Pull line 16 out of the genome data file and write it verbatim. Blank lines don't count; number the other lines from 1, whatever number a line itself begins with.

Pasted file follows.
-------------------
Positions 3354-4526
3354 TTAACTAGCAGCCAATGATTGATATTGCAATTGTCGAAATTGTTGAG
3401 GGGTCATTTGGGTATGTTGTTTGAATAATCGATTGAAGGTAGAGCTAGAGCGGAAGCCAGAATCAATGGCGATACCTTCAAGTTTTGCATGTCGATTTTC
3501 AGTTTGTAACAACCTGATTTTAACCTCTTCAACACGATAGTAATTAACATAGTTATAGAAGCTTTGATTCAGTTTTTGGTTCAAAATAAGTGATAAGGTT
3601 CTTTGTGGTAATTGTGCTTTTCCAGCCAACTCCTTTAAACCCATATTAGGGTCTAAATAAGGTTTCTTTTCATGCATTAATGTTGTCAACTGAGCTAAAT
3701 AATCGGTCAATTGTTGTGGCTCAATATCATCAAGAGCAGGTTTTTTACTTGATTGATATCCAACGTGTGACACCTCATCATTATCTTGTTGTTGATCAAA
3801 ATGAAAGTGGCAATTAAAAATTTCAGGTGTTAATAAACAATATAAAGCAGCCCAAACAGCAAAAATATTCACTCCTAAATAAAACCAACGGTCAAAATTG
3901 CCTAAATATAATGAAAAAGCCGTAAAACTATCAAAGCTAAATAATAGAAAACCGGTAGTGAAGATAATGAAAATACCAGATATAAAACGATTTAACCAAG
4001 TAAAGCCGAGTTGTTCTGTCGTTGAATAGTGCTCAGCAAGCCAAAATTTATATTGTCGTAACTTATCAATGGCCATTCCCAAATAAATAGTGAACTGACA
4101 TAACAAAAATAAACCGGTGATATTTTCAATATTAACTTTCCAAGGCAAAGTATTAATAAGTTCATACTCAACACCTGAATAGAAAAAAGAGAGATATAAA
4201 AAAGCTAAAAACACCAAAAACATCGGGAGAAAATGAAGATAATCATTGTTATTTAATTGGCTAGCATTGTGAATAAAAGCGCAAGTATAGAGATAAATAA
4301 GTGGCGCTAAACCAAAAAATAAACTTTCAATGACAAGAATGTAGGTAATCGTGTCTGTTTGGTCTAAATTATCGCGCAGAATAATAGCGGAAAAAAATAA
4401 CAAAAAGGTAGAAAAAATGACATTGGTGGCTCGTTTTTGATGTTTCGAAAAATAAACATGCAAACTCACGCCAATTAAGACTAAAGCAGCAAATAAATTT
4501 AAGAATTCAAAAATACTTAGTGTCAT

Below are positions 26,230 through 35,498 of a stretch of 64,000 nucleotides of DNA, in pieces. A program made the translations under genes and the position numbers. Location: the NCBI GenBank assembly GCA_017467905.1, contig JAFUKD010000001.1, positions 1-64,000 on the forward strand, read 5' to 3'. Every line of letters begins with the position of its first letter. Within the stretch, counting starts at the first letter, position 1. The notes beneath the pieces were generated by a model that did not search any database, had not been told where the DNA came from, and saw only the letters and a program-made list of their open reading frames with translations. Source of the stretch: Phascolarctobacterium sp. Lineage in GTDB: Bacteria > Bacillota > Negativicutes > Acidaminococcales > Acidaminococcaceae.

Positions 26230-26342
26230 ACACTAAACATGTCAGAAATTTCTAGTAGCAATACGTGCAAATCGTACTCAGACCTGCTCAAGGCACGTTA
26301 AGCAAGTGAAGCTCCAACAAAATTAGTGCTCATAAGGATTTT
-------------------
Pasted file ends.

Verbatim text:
Positions 26230-26342